Product iPad Air 2
Specifications 9.7in 2048x1536 IPS LCD Retina display, Touch ID, triple-core 64-bit A8X processor, M7 coprocessor, 2GB RAM, 8MP rear-facing camera with HD 1080p video, 1.2MP front-facing camera, 16GB/64GB/128GB internal storage, 802.11a/b/g/n WiFi, 4G LTE support, 10-hour battery life, iOS 8.1 mobile operating system, 240x170x6.1mm, 437g
Price From £399
THE IPAD AIR 2 is a tablet of firsts. It's the first iPad to come with a Touch ID sensor, the first to feature an anti-reflective display and the first to be made available in gold, following in the footsteps of the iPhone 6 and iPhone 6 Plus.
It's also the first Apple device to feature the firm's new A8X processor, improving on the A7 chip found inside the original iPad Air.
Beyond this, however, the iPad Air 2 is largely the same as its predecessor, and many are likely to question whether it's worth throwing £400 at.
The iPad Air 2's main talking point is its slim profile, Apple boasting that at a mere 6.1mm thick, the tablet is the thinnest in the world. It's more than 1mm thinner than its predecessor, which measured in at 7.5mm thick, and perhaps more importantly in Apple's eyes, it's skinnier than the 6.6mm-thick Samsung Galaxy Tab S.
The iPad Air 2 is also lighter than its predecessor at 437g, compared with 469g, making it more comfortable to hold in the hand, and less of a burden to carry about in a handbag.
Beyond its slender and lightweight casing, the iPad Air 2 looks largely similar to the original iPad Air, which is by no means a bad thing. The tablet's casing is crafted from Apple's usual material of choice, anodised aluminium, which gives it an all-round high-end feel.
For those after an even glitzier feel, the iPad Air 2 is the first iPad to be made available in gold, a version which certainly won't appeal to all. We found the new colour option looked a little cheap compared with the space grey and silver offerings, but others in the office were impressed with its pale bronze hue.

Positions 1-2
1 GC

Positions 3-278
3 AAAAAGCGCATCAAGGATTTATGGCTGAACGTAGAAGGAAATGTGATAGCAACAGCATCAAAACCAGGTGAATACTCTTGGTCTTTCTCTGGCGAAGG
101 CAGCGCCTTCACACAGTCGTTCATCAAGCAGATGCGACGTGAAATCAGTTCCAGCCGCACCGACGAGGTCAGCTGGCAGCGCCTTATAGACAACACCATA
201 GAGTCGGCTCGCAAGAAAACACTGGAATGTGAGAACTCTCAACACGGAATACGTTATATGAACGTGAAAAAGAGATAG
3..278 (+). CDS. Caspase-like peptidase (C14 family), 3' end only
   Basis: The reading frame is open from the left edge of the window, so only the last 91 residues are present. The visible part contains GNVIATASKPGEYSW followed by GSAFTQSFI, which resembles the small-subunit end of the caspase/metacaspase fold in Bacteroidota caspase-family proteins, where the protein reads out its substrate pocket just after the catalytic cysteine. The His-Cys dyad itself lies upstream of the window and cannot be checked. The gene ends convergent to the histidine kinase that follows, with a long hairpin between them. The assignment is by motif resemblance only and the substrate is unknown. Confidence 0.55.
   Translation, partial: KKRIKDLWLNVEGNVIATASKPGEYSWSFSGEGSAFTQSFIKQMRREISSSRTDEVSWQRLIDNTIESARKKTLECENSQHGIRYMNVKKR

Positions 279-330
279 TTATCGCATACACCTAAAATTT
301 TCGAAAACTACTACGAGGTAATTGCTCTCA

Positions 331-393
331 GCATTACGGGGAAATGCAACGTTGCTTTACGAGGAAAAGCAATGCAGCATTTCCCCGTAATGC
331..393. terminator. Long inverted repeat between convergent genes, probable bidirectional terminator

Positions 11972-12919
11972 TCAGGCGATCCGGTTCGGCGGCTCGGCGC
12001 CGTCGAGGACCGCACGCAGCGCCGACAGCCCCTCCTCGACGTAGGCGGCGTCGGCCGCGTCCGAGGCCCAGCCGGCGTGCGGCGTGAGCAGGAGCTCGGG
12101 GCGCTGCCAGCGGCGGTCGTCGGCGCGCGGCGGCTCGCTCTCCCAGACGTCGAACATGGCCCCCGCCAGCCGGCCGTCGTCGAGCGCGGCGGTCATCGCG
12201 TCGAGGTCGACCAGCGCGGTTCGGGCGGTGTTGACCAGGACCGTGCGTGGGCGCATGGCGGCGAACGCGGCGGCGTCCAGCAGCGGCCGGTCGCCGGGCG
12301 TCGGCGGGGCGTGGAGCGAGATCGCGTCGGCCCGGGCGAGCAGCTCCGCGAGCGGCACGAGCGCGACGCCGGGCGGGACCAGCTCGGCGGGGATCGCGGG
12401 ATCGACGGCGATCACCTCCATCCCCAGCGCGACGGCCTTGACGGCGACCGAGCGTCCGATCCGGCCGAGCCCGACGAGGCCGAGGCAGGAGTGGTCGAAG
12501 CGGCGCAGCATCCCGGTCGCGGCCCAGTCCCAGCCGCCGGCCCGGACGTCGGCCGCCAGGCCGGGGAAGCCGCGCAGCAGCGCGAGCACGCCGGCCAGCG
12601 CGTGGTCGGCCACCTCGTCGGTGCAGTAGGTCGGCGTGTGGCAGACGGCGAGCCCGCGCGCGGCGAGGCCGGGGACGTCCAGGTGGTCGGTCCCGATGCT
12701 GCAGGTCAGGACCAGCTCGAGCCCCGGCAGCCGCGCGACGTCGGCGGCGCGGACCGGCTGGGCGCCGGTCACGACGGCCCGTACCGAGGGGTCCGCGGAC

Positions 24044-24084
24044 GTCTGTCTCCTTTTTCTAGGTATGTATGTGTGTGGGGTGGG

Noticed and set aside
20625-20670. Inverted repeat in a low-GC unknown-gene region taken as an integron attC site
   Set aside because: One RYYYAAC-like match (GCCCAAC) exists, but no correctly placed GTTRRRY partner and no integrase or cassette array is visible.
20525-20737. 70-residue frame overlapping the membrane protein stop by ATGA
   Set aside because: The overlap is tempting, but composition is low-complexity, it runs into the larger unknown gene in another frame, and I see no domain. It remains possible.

While its design is largely similar to its predecessor, the iPad Air 2 has a Touch ID sensor, allowing users to unlock the tablet and purchase apps by scanning their fingerprint.
On paper, the iPad Air 2 features a screen largely the same as that on the original iPad Air - a 9.7in 2048x1536 IPS LCD Retina display. However, it's the first iPad to come with an anti-reflective display, which Apple has boasted reduces reflectivity by 56 percent, and makes the tablet easier to view under bright sunlight.
This anti-reflective coating was immediately noticeable. The glare from harsh office lighting that would typically bounce off the iPad and make the display difficult to view, appeared significantly reduced, and it also appeared less susceptible to natural light.
Glare hasn't been reduced completely, however, so users might still find themselves flocking back to their Kindle for outdoor reading.
Unfortunately, this new screen technology doesn't combat fingerprints, and we found the screen became smeared after just a few minutes of use.
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